How to Make Space Ships in "Gimp"

Regardless of what kind of digital spacecraft image you want to make, you can likely make it in GIMP--The GNU Image Manipulation Program, a free alternative to Adobe Photoshop. You can use the advanced editor to design intricate spaceships using various textures, backgrounds and modes of lighting--maintaining images on separate layers giving you maximum control when customising and creating. Using GIMP, you can insert pre-made graphics to build around or you can start entirely from scratch: the approach is up to you.

Open the graphics editor and click "File" and "New." Select the image size of your choice along with X and Y resolutions of at least 100 pixels per inch for an optimal view. If you want to make a spaceship with a transparent background, you may want to choose "Transparency" as the "Fill with" option; otherwise, you can let the default setting be.

Select "Layer" and "New Layer" with "Fill Type" as "Transparency" to insert a new layer. Click on the "Blend Tool" and select a gradient type to create a multifaceted background for your spaceship; consider using a style such as "Deep Sea" or "Polluted Sky." Click on one corner of the workbook and drag your cursor to the other to implement the effect.

Insert another layer and use the "Paintbrush Tool" on this top layer to design the basic outline of your spacecraft. Continue using the paintbrush to fill in the shape, or use the "Bucket Fill Tool" with the "FG Color Fill" option selected.

Click on the "Bucket Fill Tool" with "Pattern Fill" highlighted to select a texture to give to your spaceship. Consider using the "Slate," "Recessed" or "Paper" fill for the base of your spacecraft, and click on the ship once you have selected the texture.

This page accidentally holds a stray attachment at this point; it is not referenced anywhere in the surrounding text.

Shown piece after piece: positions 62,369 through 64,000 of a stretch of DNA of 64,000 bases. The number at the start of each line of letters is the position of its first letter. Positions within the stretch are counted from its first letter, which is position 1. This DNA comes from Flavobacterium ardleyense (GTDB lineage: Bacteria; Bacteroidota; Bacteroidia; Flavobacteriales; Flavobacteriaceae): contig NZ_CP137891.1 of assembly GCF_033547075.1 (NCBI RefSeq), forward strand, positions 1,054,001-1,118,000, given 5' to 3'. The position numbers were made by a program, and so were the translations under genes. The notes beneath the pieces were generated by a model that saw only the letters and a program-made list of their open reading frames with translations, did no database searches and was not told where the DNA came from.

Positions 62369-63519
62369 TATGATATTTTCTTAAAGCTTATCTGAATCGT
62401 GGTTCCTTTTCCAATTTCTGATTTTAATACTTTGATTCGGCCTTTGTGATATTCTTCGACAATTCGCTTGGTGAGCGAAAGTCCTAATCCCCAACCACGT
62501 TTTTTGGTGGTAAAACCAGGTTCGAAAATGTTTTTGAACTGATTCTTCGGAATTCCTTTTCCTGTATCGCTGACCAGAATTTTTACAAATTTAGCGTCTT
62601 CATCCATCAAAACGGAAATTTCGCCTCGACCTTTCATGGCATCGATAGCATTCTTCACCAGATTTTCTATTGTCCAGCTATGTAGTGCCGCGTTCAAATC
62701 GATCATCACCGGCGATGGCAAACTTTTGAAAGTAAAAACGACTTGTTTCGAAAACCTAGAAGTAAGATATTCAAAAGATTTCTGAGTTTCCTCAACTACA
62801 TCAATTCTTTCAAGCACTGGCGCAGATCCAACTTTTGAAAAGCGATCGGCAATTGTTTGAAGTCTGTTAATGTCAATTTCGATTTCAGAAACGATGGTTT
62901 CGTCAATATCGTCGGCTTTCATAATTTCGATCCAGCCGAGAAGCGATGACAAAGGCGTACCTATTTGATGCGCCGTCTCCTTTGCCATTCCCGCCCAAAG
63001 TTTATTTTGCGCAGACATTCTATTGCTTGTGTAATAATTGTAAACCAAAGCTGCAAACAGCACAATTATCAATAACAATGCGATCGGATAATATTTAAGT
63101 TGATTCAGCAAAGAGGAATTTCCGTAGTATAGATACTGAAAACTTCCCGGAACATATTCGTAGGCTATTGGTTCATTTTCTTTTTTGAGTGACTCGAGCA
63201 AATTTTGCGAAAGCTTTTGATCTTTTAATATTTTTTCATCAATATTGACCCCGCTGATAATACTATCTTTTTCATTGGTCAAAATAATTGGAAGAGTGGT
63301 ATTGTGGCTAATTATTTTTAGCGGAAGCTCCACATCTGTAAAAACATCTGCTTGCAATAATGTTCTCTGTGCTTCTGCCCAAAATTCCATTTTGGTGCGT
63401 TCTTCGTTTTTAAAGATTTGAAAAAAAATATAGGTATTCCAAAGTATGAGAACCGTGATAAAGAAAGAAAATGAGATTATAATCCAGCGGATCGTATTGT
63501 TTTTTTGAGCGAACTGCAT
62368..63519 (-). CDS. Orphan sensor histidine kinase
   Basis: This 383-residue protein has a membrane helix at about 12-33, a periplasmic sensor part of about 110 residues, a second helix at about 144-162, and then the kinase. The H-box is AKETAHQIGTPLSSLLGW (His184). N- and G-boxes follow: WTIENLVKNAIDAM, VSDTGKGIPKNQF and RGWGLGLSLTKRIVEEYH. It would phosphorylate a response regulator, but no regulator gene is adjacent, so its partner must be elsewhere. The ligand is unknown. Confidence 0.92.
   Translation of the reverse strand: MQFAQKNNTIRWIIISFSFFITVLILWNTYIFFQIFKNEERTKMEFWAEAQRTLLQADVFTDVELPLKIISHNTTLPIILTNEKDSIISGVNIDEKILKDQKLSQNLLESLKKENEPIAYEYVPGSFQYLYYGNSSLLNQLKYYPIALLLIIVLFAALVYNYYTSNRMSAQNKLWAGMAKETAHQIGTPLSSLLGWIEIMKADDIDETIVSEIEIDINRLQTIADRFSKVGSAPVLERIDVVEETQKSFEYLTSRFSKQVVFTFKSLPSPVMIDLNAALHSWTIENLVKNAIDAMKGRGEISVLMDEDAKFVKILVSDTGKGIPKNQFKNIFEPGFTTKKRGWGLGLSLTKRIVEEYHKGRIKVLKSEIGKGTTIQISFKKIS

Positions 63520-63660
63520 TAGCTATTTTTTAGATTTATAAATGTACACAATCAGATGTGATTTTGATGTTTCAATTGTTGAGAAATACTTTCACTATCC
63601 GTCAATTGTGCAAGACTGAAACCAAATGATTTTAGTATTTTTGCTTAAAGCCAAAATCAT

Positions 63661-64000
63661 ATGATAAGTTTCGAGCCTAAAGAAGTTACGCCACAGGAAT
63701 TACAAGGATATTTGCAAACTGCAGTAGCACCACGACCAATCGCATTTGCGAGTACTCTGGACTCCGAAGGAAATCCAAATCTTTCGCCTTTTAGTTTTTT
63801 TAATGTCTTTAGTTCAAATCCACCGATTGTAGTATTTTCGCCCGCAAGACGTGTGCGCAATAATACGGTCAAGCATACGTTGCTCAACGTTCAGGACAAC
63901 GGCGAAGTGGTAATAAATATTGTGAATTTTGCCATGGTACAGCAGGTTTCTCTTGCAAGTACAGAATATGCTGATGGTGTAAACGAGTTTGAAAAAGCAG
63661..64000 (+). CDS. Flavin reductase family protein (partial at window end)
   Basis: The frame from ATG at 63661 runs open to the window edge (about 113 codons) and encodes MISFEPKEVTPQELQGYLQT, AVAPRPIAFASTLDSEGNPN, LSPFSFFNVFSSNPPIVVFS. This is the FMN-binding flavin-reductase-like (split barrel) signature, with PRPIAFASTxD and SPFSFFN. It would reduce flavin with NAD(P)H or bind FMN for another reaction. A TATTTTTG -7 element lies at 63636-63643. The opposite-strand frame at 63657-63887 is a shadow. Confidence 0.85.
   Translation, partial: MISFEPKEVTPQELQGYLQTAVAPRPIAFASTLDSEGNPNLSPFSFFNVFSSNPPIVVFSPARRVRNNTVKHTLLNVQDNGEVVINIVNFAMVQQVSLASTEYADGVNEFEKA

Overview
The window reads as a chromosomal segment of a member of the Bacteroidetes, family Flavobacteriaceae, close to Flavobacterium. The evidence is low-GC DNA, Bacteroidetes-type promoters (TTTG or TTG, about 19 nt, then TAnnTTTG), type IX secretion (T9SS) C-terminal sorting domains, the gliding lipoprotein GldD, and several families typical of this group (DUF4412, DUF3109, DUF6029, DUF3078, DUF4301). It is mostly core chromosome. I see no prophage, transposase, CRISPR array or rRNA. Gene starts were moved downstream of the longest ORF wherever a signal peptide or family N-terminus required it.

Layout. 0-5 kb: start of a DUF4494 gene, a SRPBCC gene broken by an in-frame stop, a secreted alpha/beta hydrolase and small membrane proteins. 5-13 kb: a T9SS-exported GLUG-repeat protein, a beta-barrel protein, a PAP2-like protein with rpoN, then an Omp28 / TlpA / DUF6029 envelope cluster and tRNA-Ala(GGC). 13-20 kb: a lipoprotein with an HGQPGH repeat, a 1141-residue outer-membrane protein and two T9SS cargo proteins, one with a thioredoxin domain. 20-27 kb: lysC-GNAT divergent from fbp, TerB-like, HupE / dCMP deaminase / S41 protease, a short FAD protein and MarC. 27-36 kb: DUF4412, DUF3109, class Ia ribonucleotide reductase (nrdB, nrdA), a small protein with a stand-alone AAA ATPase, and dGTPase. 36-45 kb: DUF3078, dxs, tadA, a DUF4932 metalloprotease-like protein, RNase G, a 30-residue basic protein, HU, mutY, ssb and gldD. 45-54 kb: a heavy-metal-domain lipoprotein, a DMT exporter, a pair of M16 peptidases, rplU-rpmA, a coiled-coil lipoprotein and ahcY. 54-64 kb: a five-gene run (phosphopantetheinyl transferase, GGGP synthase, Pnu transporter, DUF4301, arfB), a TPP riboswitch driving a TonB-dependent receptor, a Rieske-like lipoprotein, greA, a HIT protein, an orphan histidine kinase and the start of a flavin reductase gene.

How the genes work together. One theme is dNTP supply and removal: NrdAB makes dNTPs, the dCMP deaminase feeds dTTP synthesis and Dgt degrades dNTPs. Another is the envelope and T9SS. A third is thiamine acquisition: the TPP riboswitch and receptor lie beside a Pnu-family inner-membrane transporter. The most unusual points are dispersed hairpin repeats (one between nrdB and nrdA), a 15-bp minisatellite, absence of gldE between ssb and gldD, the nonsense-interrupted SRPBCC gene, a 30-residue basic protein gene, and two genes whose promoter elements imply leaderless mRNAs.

Add a shadow to your spaceship by clicking on "Filters," "Light and Shadow" and "Drop Shadow," pressing "OK" after the pop-up box appears.

Insert a new layer and select "Filters" then "Light and Shadow" and "Gradient Flare," choosing effects such as the insertion of "Bright_Star" or "Hidden_Planet." Repeat, as desired, to add more interest to the background scenery.


If the "Layers" toolbar is not visible, you can click on "Windows" and "Dockable Dialogs" to then select "Layers."


To save your workbook as a multilayered, easy-to-edit format, use GIMP's native file extension ".xcf" in addition to saving your final product as a picture file with a picture extension such as ".jpg" or ".png."

Things You'll Need

  • Computer
  • GIMP
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About the Author

Elizabeth Valentine is an experienced freelance writer. She graduated with a bachelor's degree from Brigham Young University's Marriott School of Management and has also worked as a beauty advisor. She has published more than 250 pieces of content at sites such as Associated Content and eHow, having been working in the field of writing since 2007.